Climate Trio Woos Senate Moderates
They already have a liberal, a conservative and a wild card on board; now the tripartisan Senate group crafting climate legislation is trying to fill the spaces in between.
Sens. John Kerry (D-Mass.), Lindsey Graham (R-S.C.) and Joe Lieberman (I-Conn.) are expected to soon release further details of their cap-and-trade-less climate bill, possibly as soon as tomorrow. And Kate Sheppard reports that moderates seem to be warming to the legislation.
“There were some interesting things that were discussed in there and like everything else in the United States Senate, the devil is in the details,” [GOP Sen. George] Voinovich told reporters after the meeting. He also noted that without final language, it’s still hard to say whether he could endorse it. “There is more meat that has got to be put on the bones.” [Dem Sen. Max] Baucus called the new effort “refreshing,” while [Dem Sen. Debbie] Stabenow also showed enthusiasm.
Tennessee Republican Bob Corker, who has supported an approach in which the majority of proceeds from the sale of carbon permits are returned to taxpayers in the form of a dividend, told Greenwire: “I think all of those things are very positive steps and give me the sense that people here in Congress are getting the message that the American people want us to be transparent about all things we do, including cap and trade.
What’s noteworthy here is that the trio is aiming to line up 60 votes *before *introducing the legislation; Sheppard writes that “the anticipation among bill-watchers is that they won’t release the legislation until they’ve got 60 senators signed on.” This stands in pretty sharp contrast to the process up to this point. In the House, Reps. Henry Waxman (D-Calif.) and Ed Markey (D-Mass.) drafted a relatively aggressive bill that had no real chance of passing in its original form. Only after coal and farm interests whittled it down with a series of compromises and amendments was it able to squeak by.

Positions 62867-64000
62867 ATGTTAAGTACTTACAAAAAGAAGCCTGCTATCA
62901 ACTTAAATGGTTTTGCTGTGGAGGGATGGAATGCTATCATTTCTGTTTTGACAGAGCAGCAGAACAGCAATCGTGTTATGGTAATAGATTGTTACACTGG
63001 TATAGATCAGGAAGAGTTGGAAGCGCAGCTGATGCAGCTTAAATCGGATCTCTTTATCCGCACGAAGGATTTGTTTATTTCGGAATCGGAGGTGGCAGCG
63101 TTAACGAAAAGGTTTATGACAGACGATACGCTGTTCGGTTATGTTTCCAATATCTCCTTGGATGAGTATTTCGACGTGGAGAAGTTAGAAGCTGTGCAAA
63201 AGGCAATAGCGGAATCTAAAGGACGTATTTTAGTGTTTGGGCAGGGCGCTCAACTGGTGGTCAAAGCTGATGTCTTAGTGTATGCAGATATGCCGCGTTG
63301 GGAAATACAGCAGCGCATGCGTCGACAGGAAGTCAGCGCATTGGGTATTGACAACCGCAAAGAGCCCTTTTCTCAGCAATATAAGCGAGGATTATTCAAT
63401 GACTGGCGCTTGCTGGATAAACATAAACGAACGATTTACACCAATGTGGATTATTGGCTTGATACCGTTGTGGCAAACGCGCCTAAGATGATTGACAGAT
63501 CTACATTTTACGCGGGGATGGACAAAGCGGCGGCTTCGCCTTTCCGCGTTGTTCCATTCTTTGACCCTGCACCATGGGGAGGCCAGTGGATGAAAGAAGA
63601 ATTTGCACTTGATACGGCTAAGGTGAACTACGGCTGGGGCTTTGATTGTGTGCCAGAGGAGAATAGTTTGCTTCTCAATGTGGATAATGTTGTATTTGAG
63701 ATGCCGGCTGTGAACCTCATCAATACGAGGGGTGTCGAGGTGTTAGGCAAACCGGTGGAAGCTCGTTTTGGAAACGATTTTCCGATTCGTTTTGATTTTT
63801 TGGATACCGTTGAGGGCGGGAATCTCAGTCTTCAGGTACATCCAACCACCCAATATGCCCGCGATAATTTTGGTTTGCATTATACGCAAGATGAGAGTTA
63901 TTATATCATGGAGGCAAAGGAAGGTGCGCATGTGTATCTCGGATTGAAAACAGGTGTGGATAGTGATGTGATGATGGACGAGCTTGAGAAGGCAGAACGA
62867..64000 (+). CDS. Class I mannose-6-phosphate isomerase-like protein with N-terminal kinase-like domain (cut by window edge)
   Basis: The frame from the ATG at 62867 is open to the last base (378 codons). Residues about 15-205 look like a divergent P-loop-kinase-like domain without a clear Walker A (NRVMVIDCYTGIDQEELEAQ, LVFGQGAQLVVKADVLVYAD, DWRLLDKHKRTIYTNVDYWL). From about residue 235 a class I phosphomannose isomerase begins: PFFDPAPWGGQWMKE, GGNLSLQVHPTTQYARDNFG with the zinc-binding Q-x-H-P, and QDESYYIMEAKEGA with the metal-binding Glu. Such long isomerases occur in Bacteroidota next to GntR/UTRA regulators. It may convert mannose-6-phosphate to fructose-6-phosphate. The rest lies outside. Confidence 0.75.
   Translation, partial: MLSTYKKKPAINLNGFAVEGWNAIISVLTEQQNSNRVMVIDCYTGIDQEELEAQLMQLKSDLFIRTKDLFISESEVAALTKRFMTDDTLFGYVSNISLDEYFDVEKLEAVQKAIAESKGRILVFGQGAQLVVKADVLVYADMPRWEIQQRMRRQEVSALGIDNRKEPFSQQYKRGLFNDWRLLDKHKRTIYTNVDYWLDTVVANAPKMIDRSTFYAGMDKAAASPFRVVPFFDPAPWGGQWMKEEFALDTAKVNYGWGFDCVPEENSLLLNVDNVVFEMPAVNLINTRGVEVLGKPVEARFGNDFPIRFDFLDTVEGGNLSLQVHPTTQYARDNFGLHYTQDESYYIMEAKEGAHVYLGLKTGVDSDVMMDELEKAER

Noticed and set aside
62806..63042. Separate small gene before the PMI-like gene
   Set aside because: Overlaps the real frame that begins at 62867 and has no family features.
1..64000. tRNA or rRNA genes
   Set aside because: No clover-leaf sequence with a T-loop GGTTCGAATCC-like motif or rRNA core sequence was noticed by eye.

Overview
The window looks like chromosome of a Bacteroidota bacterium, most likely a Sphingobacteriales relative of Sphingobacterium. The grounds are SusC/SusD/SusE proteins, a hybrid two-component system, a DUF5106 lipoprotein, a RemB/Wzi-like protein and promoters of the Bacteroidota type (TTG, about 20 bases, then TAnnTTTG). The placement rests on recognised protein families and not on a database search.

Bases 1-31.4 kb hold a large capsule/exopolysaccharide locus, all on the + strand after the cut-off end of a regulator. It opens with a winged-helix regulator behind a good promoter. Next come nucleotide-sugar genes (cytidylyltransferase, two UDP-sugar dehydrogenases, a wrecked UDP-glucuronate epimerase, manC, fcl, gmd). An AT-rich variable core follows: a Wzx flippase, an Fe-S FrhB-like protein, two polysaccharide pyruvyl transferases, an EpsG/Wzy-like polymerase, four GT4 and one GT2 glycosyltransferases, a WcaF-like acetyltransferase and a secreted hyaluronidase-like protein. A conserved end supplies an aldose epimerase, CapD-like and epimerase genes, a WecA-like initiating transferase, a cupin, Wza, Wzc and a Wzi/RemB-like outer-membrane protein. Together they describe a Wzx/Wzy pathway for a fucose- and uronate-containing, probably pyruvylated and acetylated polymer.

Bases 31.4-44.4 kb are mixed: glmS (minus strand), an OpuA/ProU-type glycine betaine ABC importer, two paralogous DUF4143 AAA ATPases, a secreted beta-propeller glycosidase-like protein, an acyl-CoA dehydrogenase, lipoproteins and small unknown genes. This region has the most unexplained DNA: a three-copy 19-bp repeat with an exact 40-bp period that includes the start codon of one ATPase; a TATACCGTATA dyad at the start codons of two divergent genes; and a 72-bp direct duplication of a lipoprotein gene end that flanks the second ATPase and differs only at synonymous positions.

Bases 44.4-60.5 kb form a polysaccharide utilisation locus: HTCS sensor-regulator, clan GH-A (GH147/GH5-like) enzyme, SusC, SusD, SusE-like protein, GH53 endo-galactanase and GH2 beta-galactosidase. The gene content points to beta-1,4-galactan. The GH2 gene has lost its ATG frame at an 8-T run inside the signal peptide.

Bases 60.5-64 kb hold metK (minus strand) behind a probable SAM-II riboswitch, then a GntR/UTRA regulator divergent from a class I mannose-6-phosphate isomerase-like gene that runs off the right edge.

Likewise in the Senate: Kerry and Sen. Barbara Boxer (D-Calif.) introduced an even more aggressive bill than the one passed by the House, knowing full well that it couldn’t get 60 votes. But unlike in the House, the compromise process never really got off the ground — hence the recent decision by Kerry to abandon that bill and work with Graham and Lieberman to start from scratch.
This time around, they’re employing a markedly different strategy that will yield a markedly different bill. And the biggest difference could be that the Kerry-Graham-Lieberman bill has a real shot at passing.